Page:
“I think I speak for many parents when I say that it is ridiculous for our children to wear masks while having to recess outside, especially now that the temperatures go past 80 degrees on a regular basis,” Robinson wrote. “Not only is this wrong, but I think it is child abuse.”
Robinson asked School Board members to let parents have the choice to decide whether their children wear a mask. “I ask that you please exercise some commonsense and get rid of the mask mandate for our children while having recess outside,” he wrote. “Please stop this madness.”
Mayer concluded by urging board members “to consider the path forward very carefully and with laser-focused clarity.”
“If you are not willing to take the best interests of our children as your top priority and only true focus,” he said, “we will remove you from your positions and vote in people who are willing to do so.
Appreciations also noted
Kim Oakland, a music teacher at Ressie Jeffries Elementary School, also spoke during the community participation portion of the School Board’s meeting. In recognition of Teacher Appreciation Week, she expressed appreciation for teachers and other County employees, including the Warren County Board of Supervisors, which funds WCPS, and School Board members, whose tireless efforts helped hold together a school division that, like thousands of others across the nation, has been impacted by the ongoing pandemic.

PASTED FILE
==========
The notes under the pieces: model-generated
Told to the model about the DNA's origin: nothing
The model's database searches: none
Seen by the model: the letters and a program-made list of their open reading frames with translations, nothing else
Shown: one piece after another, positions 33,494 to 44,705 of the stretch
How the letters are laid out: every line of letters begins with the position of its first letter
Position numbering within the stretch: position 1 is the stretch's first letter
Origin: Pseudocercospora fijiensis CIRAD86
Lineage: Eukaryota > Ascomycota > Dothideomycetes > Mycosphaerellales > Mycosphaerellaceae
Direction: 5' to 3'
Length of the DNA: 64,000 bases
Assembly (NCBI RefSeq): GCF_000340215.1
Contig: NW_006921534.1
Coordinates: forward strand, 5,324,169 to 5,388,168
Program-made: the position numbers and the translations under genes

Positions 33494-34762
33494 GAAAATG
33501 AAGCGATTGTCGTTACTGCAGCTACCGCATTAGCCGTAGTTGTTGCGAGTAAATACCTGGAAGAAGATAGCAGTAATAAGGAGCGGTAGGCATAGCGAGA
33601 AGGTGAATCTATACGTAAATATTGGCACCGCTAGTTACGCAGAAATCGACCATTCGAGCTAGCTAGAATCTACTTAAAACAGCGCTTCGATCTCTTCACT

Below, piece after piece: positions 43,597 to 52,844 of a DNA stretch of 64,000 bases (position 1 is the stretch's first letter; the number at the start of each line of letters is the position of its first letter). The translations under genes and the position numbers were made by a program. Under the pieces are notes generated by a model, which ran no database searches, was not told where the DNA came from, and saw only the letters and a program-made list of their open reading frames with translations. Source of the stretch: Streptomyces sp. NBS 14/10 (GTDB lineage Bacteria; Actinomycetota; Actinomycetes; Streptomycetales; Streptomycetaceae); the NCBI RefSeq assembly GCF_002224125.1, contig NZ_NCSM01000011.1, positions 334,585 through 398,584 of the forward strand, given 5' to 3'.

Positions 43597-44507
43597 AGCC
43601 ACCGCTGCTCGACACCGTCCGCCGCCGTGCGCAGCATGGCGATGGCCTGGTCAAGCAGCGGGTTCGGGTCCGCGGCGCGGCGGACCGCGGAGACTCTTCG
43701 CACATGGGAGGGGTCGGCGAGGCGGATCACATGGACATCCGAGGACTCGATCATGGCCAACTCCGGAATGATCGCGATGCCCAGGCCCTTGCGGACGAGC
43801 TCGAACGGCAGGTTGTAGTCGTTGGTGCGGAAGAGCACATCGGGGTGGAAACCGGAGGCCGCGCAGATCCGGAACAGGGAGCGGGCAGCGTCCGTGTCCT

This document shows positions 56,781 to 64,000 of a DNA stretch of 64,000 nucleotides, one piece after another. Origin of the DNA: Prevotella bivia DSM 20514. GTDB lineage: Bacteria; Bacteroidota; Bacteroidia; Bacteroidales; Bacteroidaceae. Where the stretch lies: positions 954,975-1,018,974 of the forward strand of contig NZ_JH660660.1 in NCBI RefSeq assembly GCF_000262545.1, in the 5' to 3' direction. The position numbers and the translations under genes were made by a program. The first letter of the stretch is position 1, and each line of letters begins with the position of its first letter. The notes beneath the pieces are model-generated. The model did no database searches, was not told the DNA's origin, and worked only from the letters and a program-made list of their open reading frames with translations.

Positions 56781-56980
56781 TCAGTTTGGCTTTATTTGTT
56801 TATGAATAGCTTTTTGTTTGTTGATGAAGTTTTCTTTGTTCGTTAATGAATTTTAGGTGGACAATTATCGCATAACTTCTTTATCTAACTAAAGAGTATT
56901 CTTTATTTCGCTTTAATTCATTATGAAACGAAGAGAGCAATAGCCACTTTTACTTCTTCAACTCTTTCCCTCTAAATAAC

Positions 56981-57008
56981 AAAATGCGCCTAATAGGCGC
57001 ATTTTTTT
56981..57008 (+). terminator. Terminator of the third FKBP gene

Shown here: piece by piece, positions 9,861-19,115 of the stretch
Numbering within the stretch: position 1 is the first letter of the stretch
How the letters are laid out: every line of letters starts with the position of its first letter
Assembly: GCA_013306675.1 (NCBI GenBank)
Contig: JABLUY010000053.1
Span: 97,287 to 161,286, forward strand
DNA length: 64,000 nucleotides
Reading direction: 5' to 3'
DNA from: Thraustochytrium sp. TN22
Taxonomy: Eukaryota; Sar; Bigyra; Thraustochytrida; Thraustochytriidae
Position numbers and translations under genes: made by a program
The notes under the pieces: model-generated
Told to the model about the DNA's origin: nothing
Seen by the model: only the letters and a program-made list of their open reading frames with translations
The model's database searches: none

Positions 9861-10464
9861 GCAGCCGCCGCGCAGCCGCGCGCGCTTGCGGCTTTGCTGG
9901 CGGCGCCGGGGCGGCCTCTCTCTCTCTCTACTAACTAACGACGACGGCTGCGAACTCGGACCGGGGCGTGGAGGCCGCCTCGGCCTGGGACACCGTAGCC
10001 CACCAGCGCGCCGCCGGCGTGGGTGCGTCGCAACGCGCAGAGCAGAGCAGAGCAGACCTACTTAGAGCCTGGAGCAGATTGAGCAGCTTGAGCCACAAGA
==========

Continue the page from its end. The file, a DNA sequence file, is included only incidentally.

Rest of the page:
“Regardless of what is on Facebook or other social media, you do put our children first,” Oakland told the board. “You can only do what the law and guidelines allow you to do.”
Oakland also reminded those in attendance that WCPS elementary students have been in school since the beginning of the pandemic, attending four days per week. “We all do the best that we can do,” she said. “It’s not just Teacher Appreciation Week. We teachers also appreciate all of you.”
WCPS Superintendent Christopher Ballenger also acknowledged Teacher Appreciation Week during his report to the School Board and said that everyone has been through a lot during the current school year.
“I appreciate every single teacher that has been out there on the frontlines this year and making sure that our students are getting the best that they can under the circumstances that we are in,” said Ballenger, noting that teachers have “grown leaps and bounds this year,” with many having to try new ways to educate.
Ballenger also provided School Board members with an update on COVID-19 numbers in WCPS. He said that there are currently 19 active student cases, and 59 students are quarantined. There are also two active staff cases, and two staff members are quarantined.
On Wednesday, WCPS also offered a voluntary vaccination clinic at Skyline High School for students 16-years-old and up and their family members. More than 280 people signed up for the clinic, Ballenger said, adding that another clinic may be planned once new vaccines are approved and available for students ages 12 and up.